This paper analyzes the issue of purchasing power parity using real effective exchange rate (REER) data for 20 industrial countries in the post-Bretton Woods period. The serial correlation-robust median-unbiased estimator yields a cross-country average of half-lives of deviations from parity of about eight years, with the REER of several countries displaying permanent deviations from parity. The paper analyzes integration of Africa into world trade. The high-yield spread as a predictor of real economic activity is also examined.
Forty years ago, Marcus Fleming and Robert Mundell developed independent models of macroeconomic policy in open economies. Why do we link the two, and why do we call the result the Mundell-Fleming, rather than Fieming-Mundell model?
Mr. Richard D Haas, Mr. Oleh Havrylyshyn, and Ms. Ratna Sahay
This chapter is the collection of eight papers on different aspects of the first 10 years of economic transition. Transition issues have appeared initially quite controversial. There have been controversies on the speed of reforms, privatization methods, the role and organization of government, the kind of financial system needed, etc. Although these controversies often have been ideological, they also reflect to a large extent the initial ignorance and unpreparedness of the economics profession with respect to the large. Resident representatives in transforming economies have had a unique opportunity to witness and participate in one of the most interesting and challenging events of the economics profession in the past 50 years: the transformation of centrally planned economies into market-based systems. The job is intellectually fascinating, frequently extremely rewarding, occasionally frustrating, however, never boring. The decline in cash revenue in Russia has been the key macroeconomic policy failure of the transition. This paper argues that the fall in cash compliance emerged when money printing was replaced with a method of budget financing that did not, in the short run, compromise the government's goals of low inflation, a stable exchange rate, and low interest rates, but which ultimately has led the government into a low cash revenue trap.
This paper analyzes the financial implications of the 1956 crisis of nationalization of the Suez Canal by Egypt. It examines the regional distribution of public employment in Italy. The paper quantifies the impact of changes in the U.S. monetary policy on sovereign bond spreads in emerging market countries. Specifically, the paper explores empirically how country risk, as proxied by sovereign bond spreads, is influenced by U.S. monetary policy, country-specific fundamentals, and conditions in global capital markets. Modeling the IMF’s statistical discrepancy in the global current account is also discussed.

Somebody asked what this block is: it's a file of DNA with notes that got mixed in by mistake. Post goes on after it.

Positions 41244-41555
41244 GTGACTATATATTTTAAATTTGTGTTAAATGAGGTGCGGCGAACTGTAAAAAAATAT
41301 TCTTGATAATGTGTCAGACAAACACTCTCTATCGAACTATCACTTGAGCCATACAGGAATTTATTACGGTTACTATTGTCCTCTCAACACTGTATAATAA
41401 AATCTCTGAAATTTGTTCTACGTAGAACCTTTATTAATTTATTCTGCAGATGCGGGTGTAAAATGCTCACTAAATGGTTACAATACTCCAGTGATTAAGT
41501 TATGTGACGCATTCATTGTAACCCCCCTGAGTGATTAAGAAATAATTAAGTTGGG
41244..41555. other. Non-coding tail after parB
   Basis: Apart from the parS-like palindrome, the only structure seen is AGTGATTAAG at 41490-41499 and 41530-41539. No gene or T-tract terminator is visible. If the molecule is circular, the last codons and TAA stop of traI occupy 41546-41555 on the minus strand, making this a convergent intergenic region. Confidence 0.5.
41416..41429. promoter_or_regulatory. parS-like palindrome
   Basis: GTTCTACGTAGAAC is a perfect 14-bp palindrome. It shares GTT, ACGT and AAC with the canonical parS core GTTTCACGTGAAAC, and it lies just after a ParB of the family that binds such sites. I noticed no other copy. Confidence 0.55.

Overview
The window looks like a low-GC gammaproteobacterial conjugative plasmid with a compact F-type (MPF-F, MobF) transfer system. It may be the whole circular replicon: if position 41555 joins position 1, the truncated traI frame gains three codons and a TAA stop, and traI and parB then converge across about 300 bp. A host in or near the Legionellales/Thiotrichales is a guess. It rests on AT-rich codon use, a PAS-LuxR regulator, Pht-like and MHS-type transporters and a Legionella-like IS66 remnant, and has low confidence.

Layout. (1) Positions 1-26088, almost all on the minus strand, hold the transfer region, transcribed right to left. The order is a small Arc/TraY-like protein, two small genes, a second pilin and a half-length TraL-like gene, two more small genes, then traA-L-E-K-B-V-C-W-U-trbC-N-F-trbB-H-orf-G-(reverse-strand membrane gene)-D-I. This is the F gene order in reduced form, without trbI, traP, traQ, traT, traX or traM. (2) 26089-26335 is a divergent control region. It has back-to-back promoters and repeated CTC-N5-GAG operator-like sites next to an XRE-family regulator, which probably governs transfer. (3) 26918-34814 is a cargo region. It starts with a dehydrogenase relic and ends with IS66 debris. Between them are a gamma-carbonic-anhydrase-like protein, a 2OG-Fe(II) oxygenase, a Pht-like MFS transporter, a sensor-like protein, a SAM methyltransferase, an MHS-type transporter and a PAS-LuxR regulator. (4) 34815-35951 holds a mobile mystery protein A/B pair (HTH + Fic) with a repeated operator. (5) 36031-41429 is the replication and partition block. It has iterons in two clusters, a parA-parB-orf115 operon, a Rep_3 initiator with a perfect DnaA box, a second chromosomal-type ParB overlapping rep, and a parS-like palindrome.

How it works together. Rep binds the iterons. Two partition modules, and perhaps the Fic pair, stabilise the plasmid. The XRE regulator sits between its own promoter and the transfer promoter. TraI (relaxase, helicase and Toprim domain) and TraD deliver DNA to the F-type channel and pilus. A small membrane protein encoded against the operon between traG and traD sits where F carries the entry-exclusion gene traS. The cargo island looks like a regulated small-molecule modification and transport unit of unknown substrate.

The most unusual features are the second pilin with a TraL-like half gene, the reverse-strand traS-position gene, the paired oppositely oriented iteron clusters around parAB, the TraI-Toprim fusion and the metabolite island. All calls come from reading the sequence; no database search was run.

This paper analyzes the link between product variety and economic growth. It finds support for the hypothesis that a greater degree of product variety relative to the United States helps to explain relative per capita GDP levels. The paper presents an empirical study for South Africa, which indicates that there exists a stable money demand type of relationship among domestic prices, broad money, real income, and interest rates, as well as a long-term relationship among domestic prices, foreign prices, and the nominal exchange rate.
This economic journal contains theoretical and empirical analyses of varous macroeconomic issues. The studies are prepapred by IMF research staff or consultants. Subjects covered inclulde balance of payments and exchange rates, monetary systems and policies, public finances, international trade, economic growth, and some sectoral analyses. The last issue of the year contains an index to the volume. Approximately 200 pages in each issue.
This paper analyzes contagion and volatility with imperfect credit markets. The paper interprets contagion effects as an increase in the volatility of shocks impinging on the economy. The implications of this approach are analyzed in a model in which domestic banks borrow at a premium on world capital markets, and domestic producers borrow at a premium from domestic banks. Financial spreads depend on a markup that compensates lenders, in particular, for the expected cost of contract enforcement. Higher volatility increases financial spreads and the producers’ cost of capital.
This paper uses microeconomic panel data to examine differences in the cyclical variability of employment, hours, and real wages for skilled and unskilled workers. Contrary to conventional wisdom, it finds that, at the aggregate level, skilled and unskilled workers are subject to the same degree of cyclical variation in wages. However, the quality of labor input is found to rise in recessions, inducing a countercyclical bias in aggregate measures of the real wage. The paper also finds substantial differences across industries in the cyclical variation of employment, hours, and wage differentials, indicating important interindustry differences in labor contracting.